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Dec 11, 2010, 9:41 AM

Post #1 of 7 (12497 views)


Moving to Ajijic

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I am coming to Ajijic in early January. I am traveling with my small dog, and I have an apt. in the village for 2 months. After that time, I plan to look for a small house in the village -I will not have a car. Any advice on how much I may need to pay for a small house after the high season is over; are most houses furnished or unfurnished; how easy is it to pick up used furniture and kitchen supplies etc. from other residents. I cannot afford to have my furniture moved down from the Bay Area, though I have a few pieces I would love to bring if I could find an inexpensive option. How much is a good estimate for electricity per month; groceries for 1 person per month, for a person who cooks a lot. Thanks.


Dec 11, 2010, 1:57 PM

Post #2 of 7 (12448 views)


Re: [PatriciaHemingway] Moving to Ajijic

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'Most' rental houses are furnished, and the pricing is all over the board depending on the normal criteria..... location and quality/size. Availability after the high season will be much better and you will be able to find places anywhere from $450 to more than $1,000/mo. The length of term of rentals seems to make more difference than high/low season. Short term (less than 6 months) is higher as one may expect. Snowbirds will begin to leave around March 1 and by April there will be plenty of choices.

There are several bazaars where one can pick up just about everything used in a house. Not knowing your 'preferences' it would be hard to quote monthly grocery costs. If you can only stand to cook imported foodstuffs and therefore shop only a SuperLake (gringo heaven groceries) then you'll pay more than NOB. If you avail yourself of perfectly good foodstuffs but produced in Mexico you'll spend less than NOB. There is great availability of 'local' foods and wonderful fruits and vegetables.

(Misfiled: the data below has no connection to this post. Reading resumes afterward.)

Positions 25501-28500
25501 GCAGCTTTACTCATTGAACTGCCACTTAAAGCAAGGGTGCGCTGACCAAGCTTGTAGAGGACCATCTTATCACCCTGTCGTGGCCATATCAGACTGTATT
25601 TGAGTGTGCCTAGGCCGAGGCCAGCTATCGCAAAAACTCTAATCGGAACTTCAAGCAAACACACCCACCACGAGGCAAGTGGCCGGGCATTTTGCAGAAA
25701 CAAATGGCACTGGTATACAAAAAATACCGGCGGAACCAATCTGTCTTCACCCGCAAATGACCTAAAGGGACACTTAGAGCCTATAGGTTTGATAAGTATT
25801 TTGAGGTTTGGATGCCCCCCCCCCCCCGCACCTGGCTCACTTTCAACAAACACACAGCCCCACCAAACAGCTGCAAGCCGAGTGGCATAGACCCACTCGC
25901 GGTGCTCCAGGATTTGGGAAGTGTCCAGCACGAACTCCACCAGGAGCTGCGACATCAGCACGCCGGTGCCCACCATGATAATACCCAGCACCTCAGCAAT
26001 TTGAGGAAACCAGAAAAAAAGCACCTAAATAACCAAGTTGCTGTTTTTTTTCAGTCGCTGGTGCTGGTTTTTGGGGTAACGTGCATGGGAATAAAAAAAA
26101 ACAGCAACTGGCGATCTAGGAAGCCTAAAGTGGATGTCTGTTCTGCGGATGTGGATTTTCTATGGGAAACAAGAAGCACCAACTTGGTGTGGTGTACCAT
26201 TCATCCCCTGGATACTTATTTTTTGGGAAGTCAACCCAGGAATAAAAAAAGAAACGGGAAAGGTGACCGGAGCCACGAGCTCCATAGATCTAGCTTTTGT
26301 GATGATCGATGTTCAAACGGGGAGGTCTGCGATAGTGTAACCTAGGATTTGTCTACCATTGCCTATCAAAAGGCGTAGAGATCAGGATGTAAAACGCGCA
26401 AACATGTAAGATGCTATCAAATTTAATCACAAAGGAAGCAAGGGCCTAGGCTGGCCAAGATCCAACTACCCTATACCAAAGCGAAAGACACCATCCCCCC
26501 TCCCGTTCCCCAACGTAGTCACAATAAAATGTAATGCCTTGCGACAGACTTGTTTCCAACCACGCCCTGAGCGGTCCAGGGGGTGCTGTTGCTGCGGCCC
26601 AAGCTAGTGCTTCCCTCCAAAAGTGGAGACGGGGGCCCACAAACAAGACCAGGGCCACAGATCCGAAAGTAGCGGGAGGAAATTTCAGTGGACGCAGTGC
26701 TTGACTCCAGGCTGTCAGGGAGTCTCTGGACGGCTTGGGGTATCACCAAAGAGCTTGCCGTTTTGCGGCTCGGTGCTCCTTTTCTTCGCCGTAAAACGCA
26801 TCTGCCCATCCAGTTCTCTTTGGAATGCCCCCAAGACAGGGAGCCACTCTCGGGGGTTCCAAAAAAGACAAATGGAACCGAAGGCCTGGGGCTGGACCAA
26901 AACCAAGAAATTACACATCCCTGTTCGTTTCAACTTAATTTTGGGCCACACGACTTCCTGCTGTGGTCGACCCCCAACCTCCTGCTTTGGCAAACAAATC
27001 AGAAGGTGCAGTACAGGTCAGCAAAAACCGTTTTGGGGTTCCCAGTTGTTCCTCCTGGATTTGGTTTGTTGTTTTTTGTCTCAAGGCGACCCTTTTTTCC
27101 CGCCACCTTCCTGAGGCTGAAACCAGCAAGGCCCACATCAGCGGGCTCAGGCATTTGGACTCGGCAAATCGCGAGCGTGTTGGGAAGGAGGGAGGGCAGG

Electricity is about the most expensive 'commodity' in Mexico but unless you run a pool pump and/or have to have an electric heater or something similar a lot, your electric bill will not be terribly high.... maybe $40-$50 for 2 months. Cooking is done with propane and that may cost you $75-$100 every 3-4 months. Telephone is about $17/mo. Adding Internet to the phone will add about $25/mo. for lower speeds. If you need more, you can get a medium speed Internet connection, 200 local calls, some long distance and some call to NOB for $599 pesos.



Dec 30, 2010, 9:17 PM

Post #3 of 7 (11840 views)


Re: [PatriciaHemingway] Moving to Ajijic

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I agree pretty much with what RickS says. To give you an idea of actual costs, my wife and I moved down here 3 1/2 years ago and our basic costs have remained pretty stable.

We live in a 2 br, 2ba condo for $575 (USD)/month on a long-term lease. We had to shop around to find this deal, but they are definitely out there more and more. RickS is right about the April/May period being flooded with rental opportunities. Definitely scour the bulletin boards at the Lake Chapala Society (LCS), the groceries such as El Torito and SuperLake, and Dona's Donuts. Those will have much better deals than you will find at a rental agency.

We pay about $300 pesos/month for electricity, and about $400 pesos/month for propane. Telephone/internet service through Telmex runs about $470/ month.